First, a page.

A glance at the Liguilla picture reveals mostly what Liga MX fans would expect heading into the final five weeks of the Clausura. The two big-spending Monterrey clubs are there. The previous finalists, grandes Club America and Cruz Azul are in. A plucky Puebla is fighting off Tijuana for the final spot.
The surprise is at the top, where Leon leads the way. Somehow their meeting this weekend against Necaxa is the only battle between teams currently in the playoff positions. There's more at stake than simply locking up a playoff position. With a win this weekend, Leon will have achieved history, matching the longest winning streak ever in Mexican soccer history.
How has Leon done it? Angel Mena's breakout season scoring a dozen goals has gotten some attention (though still not enough in the capital-centric media environment), but Leon's defense has gone from downright awful to downright masterful. Last tournament, Leon allowed 23 goals in the regular season, a mark of 1.35 goals against per game. Through a dozen matches this tournament, the unit has conceded only eight, good for a .66 (repeating) mark.
La Fiera have ridden the newly discovered defense to a club-record nine-match winning streak and now sit on the verge of history with the potential to equal the 1971-72 Cruz Azul squad's Mexican record of 10 wins in a row and stand alone with a record winning streak in short tournament era.
"It'd be really great to go down in history, not just Club Leon history but Mexican soccer history, but sincerely it's not the priority for us," winger Rubens Sambueza said earlier this week. "The priority is a different goal. First, to get into the Liguilla, to which we're very close, and after that to fight for the championship with teams that definitely are going to be really strong in the Liguilla as well."
Even if the title charge falls short, it's been a remarkable tournament as the club burst out of nowhere to summit the table.
Leon bought smart this window, signing Mena from Cruz Azul, finally putting an end to Costa Rica international Joel Campbell's European odyssey and snagging Argentine defender Romario Gonzalez Hernandez from Chilean club Union Espanola. While his name is the least recognizable, finally putting a first-division-quality partner next to Andres Mosquera. Liga MX veteran Sambueza, who recently returned from injury, and Mexico U-20 forward Jose Macias also have had their part to play.
It also sold smart. Alexander Mejia had run his course with the club, and though there was a fair bit of controversy in how it happened, bidding farewell to long-timer goalscorer Mauro Boselli was overdue.
All of it has been orchestrated by manager Nacho Ambriz, a coach who had been pretty boring at previous stops, including in his last job at Necaxa. Despite the conservative tactics deployed with Saturday's opponent and during his stint with Club America, Leon is a fun team to watch with Campbell serving as a hinge for counter-attacks, Mena tearing up and down the wing and Luis Montes enjoying the opportunity to play off vibrant attackers once again.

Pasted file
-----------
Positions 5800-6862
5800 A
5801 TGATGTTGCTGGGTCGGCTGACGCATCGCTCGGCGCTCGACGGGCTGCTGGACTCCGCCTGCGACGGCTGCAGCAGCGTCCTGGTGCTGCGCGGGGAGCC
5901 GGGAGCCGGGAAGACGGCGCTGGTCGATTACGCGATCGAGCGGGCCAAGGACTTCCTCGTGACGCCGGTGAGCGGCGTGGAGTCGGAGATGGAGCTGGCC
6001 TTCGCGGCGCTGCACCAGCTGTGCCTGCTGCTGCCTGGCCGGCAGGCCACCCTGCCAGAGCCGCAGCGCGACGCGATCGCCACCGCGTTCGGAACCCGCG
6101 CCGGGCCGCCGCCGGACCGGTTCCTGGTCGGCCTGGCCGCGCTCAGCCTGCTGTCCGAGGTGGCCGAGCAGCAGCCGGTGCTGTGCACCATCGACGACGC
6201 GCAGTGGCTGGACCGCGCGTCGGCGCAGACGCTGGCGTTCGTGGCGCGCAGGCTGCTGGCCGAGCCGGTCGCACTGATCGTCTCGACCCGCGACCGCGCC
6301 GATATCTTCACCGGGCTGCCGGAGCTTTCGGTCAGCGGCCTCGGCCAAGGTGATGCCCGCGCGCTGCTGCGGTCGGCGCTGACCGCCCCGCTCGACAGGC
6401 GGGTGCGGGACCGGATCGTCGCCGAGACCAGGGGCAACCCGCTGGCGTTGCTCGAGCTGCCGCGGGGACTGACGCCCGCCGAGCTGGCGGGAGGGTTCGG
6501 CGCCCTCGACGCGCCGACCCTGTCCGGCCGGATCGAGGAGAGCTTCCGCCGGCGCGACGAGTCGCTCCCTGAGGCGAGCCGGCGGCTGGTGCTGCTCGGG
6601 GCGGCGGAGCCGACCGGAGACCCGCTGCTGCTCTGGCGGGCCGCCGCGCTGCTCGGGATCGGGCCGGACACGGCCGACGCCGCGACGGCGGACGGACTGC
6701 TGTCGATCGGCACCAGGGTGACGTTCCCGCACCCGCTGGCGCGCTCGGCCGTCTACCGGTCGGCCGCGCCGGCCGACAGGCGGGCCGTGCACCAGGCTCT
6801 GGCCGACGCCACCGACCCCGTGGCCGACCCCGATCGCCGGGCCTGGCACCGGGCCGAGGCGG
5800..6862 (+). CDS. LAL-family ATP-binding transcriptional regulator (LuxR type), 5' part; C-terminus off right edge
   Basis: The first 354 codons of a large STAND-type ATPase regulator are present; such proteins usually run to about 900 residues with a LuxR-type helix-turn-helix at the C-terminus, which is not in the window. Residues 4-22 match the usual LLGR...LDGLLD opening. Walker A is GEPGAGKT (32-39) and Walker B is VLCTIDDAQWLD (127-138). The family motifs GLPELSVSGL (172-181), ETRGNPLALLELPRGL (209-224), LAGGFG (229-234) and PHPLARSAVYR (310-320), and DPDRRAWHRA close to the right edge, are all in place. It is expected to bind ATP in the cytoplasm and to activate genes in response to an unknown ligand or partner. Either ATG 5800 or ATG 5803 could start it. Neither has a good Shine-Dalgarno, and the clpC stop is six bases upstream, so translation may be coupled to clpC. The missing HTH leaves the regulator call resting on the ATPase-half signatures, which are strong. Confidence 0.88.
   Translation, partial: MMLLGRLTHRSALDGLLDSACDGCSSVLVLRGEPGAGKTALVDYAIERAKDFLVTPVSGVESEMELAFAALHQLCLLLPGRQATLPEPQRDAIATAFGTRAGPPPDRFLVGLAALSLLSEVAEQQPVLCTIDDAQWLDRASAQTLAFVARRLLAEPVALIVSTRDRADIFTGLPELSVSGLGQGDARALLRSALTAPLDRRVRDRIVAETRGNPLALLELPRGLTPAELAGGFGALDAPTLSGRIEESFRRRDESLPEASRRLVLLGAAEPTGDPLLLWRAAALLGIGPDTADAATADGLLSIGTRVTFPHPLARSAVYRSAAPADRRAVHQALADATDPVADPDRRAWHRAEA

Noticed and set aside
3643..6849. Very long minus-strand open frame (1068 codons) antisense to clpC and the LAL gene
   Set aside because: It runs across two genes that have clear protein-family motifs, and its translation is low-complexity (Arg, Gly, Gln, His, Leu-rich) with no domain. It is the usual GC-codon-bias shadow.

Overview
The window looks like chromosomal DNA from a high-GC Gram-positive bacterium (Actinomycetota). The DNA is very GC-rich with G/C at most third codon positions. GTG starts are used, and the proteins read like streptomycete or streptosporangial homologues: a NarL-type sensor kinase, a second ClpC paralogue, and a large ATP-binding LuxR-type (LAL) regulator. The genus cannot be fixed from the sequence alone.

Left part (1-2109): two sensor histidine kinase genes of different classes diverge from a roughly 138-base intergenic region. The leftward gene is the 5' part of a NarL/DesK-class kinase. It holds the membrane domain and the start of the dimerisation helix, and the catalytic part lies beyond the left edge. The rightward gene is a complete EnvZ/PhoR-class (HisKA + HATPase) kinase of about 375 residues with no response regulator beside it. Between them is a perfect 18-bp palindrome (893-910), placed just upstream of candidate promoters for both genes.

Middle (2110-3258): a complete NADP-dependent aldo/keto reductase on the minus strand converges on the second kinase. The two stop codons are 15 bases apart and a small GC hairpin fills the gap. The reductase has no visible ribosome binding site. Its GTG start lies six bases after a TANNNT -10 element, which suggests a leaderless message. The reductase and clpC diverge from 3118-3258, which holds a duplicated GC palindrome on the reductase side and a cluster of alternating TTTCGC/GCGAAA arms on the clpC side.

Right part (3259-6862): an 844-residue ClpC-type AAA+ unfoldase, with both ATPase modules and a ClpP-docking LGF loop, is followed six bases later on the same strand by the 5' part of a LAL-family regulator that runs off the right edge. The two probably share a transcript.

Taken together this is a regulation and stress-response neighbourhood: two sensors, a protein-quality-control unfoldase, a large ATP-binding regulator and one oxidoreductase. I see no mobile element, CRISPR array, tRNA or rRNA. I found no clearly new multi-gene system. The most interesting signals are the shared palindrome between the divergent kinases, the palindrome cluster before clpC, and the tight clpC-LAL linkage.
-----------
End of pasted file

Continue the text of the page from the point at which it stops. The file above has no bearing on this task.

Of course, all of it - the potential top scorer crown for Mena, the potential record win streak, the positive vibe in Guanajuato - means little if it doesn't end with the club's first trophy since the Bicampeonato in 2013-14.
"Beyond the stats, which always are nice and pretty, I think the priority right now is to keep up our level and obviously keep growing and correcting things," Mena said Thursday. "We want the team to work together as well as possible so we go into the Liguilla strong."
First up, though, it's Necaxa standing in between Leon and Liga MX history, with almost a mini-Leon model helping it to the fifth-place spot and a four-match undefeated streak of its own. Like Leon, Necaxa has seen a breakout scorer emerge in Brian Fernandez. The Rayos' defense also has helped tilt the balance, with former U.S. international center back Ventura Alvarado and young Mexican defender Alexis Pena
Guillermo Vazquez, another well-traveled manager in Liga MX, has been freed from the situation that is Veracruz and has his team playing well. Getting the club back into the postseason for the first time since the 2016 Apertura would be a big achievement for the 51-year-old, though not as historic as the streak former Necaxa player and coach Ambriz is working on with Leon.
When the teams come together it will be a fascinating game, one that will test each of them ahead of likely playoff action few thought would come for either side. The match is occurring outside the spotlight of Mexican soccer, which stays fixed on America in the league, Tigres and Monterrey in the Concacaf Champions League, and the issues at Chivas, but it should be center stage for a weekend.